Yarragon made a stunning introduction on the Mid Gippsland Football League scene in 1977. In this first instalment of Glory Days, Express editor Gregor Mactaggart delves into the archives to reflect on a fairytale season that even Cinderella would envy.
The year was 1977.
Malcolm Fraser was the Prime Minister, a box of Corn Flakes cost 55c and the Village Drive-In at Moe was doing a roaring trade.
Even Ugly Dave Gray performed shows in consecutive nights at the Golden Hill.
It was also the year the Mid Gippsland Football League welcomed Yarragon.
The club won a VCFL appeal to transfer to the MGFL following 16 seasons in the West Gippsland Football League.
Yarragon were no strangers to league changes, having been part of the Latrobe Valley Football League (1954-1960) and various guises of Central Gippsland football competitions.
Mick Henshall would guide Yarragon’s first season in the new competition.
In The Express on April 1, 1977, a story on the coaches in charge of their respective sides, including Mick Henshall at Yarragon, referenced the league newcomers.
Yarragon residents are very enthusiastic about their prospects in the MGFL and the club should prove an acquisition to the league.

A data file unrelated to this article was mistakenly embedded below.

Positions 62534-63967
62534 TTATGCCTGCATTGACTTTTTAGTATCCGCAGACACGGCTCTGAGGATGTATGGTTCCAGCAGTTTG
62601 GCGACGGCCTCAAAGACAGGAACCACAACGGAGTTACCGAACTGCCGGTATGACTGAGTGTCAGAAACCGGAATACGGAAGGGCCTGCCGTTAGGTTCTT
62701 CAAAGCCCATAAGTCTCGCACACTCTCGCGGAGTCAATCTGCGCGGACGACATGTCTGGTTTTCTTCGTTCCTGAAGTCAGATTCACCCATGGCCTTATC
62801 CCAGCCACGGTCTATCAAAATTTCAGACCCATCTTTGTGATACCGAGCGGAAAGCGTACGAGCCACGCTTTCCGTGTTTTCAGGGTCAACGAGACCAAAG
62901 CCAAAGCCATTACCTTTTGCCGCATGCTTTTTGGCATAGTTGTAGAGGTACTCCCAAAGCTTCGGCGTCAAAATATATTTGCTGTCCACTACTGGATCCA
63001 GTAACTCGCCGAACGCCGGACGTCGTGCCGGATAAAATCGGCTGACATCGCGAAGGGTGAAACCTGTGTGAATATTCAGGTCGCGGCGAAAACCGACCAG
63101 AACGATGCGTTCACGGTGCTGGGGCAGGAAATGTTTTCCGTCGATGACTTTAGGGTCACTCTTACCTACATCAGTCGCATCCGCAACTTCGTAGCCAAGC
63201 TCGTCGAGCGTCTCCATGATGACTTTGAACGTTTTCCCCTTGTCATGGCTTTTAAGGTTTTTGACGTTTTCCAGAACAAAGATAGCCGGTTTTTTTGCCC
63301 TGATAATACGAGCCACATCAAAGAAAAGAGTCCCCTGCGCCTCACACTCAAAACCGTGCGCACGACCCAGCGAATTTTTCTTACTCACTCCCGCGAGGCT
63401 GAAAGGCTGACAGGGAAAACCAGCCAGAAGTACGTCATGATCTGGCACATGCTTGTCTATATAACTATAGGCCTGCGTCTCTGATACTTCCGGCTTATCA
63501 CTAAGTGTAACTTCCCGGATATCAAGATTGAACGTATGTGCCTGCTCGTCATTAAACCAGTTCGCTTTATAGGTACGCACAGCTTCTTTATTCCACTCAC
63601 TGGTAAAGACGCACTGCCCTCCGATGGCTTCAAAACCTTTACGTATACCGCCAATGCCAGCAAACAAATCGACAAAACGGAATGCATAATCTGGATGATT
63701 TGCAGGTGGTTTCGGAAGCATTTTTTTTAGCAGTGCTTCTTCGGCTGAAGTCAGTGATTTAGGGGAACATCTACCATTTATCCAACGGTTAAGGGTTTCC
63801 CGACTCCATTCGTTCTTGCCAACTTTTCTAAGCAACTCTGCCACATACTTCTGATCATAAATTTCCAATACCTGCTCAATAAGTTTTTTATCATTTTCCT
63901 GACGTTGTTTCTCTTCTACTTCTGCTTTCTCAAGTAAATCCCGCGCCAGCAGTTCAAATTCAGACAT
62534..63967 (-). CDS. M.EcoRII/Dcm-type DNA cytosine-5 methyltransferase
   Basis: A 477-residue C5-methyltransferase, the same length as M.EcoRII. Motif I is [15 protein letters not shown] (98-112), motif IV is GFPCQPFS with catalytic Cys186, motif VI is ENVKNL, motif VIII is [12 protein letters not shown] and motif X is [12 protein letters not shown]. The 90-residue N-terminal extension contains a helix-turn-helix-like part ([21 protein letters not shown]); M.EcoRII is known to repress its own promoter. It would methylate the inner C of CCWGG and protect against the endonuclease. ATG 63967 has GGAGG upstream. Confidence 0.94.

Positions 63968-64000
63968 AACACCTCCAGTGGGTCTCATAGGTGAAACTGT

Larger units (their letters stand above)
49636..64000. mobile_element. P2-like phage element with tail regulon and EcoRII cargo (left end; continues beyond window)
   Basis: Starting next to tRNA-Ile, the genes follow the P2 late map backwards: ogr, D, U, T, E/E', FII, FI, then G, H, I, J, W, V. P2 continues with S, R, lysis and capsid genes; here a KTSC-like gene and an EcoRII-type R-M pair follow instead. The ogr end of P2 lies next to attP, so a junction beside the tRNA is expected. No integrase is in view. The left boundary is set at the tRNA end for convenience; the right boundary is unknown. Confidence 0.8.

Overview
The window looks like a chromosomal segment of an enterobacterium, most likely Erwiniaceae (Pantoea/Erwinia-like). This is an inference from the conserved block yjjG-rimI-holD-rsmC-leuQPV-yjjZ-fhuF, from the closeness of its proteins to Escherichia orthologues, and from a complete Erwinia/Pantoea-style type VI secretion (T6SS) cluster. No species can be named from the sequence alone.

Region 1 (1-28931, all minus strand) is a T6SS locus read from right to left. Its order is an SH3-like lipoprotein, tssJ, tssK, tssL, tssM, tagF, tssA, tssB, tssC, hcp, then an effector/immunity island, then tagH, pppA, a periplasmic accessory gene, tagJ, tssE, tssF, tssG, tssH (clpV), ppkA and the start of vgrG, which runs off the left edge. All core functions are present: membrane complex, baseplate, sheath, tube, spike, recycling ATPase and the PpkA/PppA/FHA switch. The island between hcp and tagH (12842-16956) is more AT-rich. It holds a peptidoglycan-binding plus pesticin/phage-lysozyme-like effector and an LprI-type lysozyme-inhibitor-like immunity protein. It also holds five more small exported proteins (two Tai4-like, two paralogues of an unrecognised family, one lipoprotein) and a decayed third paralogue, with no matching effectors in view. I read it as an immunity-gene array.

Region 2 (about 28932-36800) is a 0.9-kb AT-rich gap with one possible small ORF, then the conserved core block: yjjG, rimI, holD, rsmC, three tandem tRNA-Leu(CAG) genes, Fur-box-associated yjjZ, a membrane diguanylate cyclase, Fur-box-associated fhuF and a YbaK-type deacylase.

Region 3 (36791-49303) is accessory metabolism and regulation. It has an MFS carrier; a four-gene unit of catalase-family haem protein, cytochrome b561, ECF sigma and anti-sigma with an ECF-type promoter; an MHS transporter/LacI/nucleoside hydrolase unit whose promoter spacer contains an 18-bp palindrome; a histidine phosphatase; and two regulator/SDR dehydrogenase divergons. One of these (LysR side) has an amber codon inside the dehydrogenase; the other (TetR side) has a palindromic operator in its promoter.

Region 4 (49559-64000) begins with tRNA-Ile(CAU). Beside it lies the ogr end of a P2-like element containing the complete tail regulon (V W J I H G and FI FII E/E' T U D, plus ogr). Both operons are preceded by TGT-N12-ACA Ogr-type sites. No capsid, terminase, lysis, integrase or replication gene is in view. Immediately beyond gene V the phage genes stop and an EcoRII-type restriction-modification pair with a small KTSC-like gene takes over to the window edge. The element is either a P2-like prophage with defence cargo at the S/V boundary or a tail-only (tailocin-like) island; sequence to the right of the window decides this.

Those words would prove prophetic six months later.
Yarragon opened their season against neighbours and former LVFL rivals Trafalgar.
The Bloods won the match 15.10 (100) to 11.17 (83), but the new boys earned a mention in the April 13 edition of The Express.
Played before a record crowd, Trafalgar defeated Yarragon who for three quarters looked every inch a finals prospect.
Yarragon will improve on this and their keenness to do well is commendable.
The first game out of the way has got rid of the initial nerves and if they can find a genuine ruckman, they could go places.
The gate was $426, described by Clem Pitt as ‘close to an MGFL home gate record’.
Express columnist Ruckman referred to Yarragon as the ‘Yarras’ as he heard Yarragon will be stopped officially from calling themselves the Magpies.